Getting to this remote village, located in a protected hamlet in the Osa Peninsula is part of the vacation adventure.
While most the journey is on modern highway, the last part is on unpaved and potholed roads. Once there, however, you can truly disconnect from the hectic life and immerse yourself in its diverse natural experiences and adventure activities. Marvel at the marine life and mangroves of the lowland rainforest protected here, relax at the beach or partake in one of the numerous adventure activities offered here. The town’s amenities can be accessed on foot as most restaurants, lodges, and tour companies are all located near the main beach Playa Colorada. Bring plenty of cash though because there are no banks or ATM’s located in Drake Bay.
By Car: We recommend a premium 4x4 SUV to explore this remote region. Be aware that during green season, roads may not always be accessible so do check before leaving. Signage in this part of the country is rare and so a GPS system is very useful to easily find your way around.
Getting there from San Jose Take Route 27 (Autopista del Sol) to Orotina, then take Route 3 to Herradura/Jaco. Here is where the picturesque part of the journey starts with views across the Pacific Ocean along Route 34 until reaching Uvita. Turn inland towards Palmar Norte and once reaching this town, follow signs south for Paso Canoas until reaching Puerto Jimenez. The last part of the journey to Drake Bay is through six rivers.
Journey time: 7 hours, 40 minutes; 385 kilometers
Alternatively, once in Sierpe you can park your car in a secure lot near the dock and take one of the taxi boats into Drake Bay.
Taxi Boats leave from the dock in Sierpe. The hour-long trip ($15-$20 per person) travels down the Sierpe River through mangroves and out to sea before it arrives to the coastline of Drake Bay. Most boats pull up directly to the beach and you will have to walk in ankle or knee deep water to arrive at shore. Once you have arrived in Drake Bay it is time to relax and enjoy the amazing diversity of animals. It is not hard to spot wildlife, but Drake Bay affords some spectacular opportunities to really commune with nature and see wildlife you might not see anywhere else.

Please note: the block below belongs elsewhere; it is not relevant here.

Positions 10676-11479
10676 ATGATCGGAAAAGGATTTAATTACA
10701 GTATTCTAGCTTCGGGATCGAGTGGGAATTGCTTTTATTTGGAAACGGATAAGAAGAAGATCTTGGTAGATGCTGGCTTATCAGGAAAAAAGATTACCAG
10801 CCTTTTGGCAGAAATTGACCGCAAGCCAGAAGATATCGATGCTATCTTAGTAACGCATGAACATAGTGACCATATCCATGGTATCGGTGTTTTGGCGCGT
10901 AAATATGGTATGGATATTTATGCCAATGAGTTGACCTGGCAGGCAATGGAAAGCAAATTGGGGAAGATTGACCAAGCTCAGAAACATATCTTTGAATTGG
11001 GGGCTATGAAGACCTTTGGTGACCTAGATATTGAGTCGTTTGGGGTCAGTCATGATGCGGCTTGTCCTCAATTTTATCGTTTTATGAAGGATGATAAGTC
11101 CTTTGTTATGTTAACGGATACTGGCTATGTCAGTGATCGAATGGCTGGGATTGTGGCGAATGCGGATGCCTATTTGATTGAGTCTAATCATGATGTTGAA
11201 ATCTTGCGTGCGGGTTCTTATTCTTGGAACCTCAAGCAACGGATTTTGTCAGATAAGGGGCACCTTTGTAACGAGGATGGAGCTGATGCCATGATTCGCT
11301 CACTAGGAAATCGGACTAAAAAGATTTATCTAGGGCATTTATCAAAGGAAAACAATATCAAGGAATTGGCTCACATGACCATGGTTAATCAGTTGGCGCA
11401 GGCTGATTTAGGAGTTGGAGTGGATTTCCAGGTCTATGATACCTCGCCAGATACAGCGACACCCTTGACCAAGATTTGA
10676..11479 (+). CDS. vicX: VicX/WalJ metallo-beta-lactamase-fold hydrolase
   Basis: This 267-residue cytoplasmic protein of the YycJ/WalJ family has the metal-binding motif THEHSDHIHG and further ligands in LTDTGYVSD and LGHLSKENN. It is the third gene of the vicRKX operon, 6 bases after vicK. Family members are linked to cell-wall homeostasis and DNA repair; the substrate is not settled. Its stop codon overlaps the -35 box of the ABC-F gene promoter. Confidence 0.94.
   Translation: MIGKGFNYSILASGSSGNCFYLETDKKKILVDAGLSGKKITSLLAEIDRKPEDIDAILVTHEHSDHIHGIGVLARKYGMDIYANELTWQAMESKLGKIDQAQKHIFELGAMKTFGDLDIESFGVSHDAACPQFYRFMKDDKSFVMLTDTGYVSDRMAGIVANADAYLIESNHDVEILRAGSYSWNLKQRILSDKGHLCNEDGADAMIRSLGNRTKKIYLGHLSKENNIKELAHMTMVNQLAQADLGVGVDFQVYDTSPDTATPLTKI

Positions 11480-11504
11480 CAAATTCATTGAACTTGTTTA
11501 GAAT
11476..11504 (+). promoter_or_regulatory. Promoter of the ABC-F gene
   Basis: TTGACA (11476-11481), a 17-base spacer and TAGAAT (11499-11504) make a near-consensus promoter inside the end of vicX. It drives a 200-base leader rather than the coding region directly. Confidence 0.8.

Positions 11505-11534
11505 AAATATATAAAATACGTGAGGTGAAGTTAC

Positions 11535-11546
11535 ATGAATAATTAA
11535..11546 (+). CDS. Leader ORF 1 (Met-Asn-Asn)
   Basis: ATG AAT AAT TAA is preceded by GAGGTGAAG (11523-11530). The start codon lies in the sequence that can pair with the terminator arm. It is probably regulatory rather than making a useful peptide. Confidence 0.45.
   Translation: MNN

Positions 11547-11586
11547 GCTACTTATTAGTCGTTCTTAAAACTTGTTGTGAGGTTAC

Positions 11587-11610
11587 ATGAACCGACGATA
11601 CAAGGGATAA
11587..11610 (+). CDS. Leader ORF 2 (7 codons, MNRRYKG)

Corcovado National Park:
You cannot visit this area without exploring this national park of protected rainforest and beaches that is a nature lover’s dream! It is one of the most secluded parks in Costa Rica with no road access around the perimeter of the park.
Corcovado is also noteworthy for its place in the history of conservation efforts. It sits on large reserves of both gold and timber and was utilized by both industries until October 24, 1975 when it was decreed a reserve by then president, Daniel Oduber. Not until 1980 were all types of mining banned, and the park remains a testament to the efforts of conservationists proving that eco-tourism is a viable long-term economic alternative as well as better for our planet.
The number of animal and plant species living here is staggering. There are over 140 mammal species, 400 species of birds, 40 species of freshwater fish, 71 species of reptiles, 46 species of amphibians, and 6,000 species of insects. This is the only park in Costa Rica where you can still see all four native species of monkeys. The Baird’s Tapir, the largest land mammal in Central America, as well as five species of cats; jaguars, pumas, ocelots, jaguarundis, and margays, call this home. In addition to the large lagoon in the center the park, five rivers — The Llorona, Corcovado , Sirena Claro and Madrigal Rivers — flow within its borders.
Access to the park from Drake Bay is on foot, horseback or by boats running to/from both the San Pedrillo and Sirena Ranger Station. Most visitors choose to take the half-day hiking tour led by a Park Ranger, but hardcore naturalists can choose the multi–day hiking option.
Playa San Josecito
Arriving at this beach, which is excellent for snorkeling, is for hiking enthusiasts. To reach its reefs and clear waters a hike of about 2 ½ hours each way is required. The jungle trail can be accessed by following the signs at the south end of town. The trail weaves through other remote beaches and once you reach Rio Claro you will either have to take a rowboat across or wade through.
Caño Island Biological Reserve
This uninhabited 300-acre island was a sacred burial ground and trading post by the pre-Columbian Diquis peoples and is now enjoyed by day-trippers who like the coral colored beaches. The island is known for its crystal-clear waters which are excellent for snorkeling and diving. Dolphins, whales, nurse sharks and manta rays can also be spotted. There are some trails on the island but no proper restroom facilities.
The clear warm waters around Caño Island are home to dolphins, Humpback whales, and Orcas among other wildlife, and this tour is a relaxing way to enjoy their immense beauty.
Small boats of up to four people can head north of Caño Island to troll for tuna, bill fish and dorado.
Tours include a ride along the beach then up through the hills and through a Costa Rican farm to relax and refresh in a clear swimming hole secluded in the jungle.
Whatever you decide to do once you get to Drake Bay; you will leave with unforgettable memories of your immersion in this incredible natural setting.